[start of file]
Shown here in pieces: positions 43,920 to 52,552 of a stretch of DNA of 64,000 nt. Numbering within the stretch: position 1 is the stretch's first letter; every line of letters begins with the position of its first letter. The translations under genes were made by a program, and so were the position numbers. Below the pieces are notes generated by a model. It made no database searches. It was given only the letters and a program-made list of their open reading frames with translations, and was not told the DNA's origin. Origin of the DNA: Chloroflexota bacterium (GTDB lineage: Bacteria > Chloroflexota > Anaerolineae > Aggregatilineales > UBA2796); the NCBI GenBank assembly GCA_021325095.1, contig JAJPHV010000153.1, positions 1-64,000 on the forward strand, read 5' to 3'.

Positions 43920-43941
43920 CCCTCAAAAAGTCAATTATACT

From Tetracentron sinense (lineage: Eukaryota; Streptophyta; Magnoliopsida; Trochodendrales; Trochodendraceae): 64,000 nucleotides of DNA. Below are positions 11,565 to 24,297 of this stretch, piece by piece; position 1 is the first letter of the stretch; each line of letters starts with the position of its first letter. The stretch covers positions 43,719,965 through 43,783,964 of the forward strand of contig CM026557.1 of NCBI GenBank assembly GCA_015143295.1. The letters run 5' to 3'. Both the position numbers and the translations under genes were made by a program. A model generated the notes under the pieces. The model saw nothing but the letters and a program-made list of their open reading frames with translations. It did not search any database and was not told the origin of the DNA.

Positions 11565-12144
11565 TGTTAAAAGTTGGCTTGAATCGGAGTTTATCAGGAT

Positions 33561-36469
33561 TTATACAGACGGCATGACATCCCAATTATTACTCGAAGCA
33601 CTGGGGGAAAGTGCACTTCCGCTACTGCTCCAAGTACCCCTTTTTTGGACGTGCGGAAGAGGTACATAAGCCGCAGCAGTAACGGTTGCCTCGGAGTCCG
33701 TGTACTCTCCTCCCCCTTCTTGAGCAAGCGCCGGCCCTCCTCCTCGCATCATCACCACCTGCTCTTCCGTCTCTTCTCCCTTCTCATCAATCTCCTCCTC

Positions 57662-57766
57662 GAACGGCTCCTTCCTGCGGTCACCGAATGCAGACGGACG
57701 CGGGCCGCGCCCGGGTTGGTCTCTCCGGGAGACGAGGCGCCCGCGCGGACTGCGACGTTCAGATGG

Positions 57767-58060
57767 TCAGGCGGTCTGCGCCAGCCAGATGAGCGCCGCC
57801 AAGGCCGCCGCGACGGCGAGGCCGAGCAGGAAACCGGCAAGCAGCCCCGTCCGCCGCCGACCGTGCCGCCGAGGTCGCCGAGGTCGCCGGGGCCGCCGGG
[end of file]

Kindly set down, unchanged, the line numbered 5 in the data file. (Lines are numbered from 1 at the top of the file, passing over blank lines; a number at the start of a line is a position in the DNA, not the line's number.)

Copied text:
Positions 11565-12144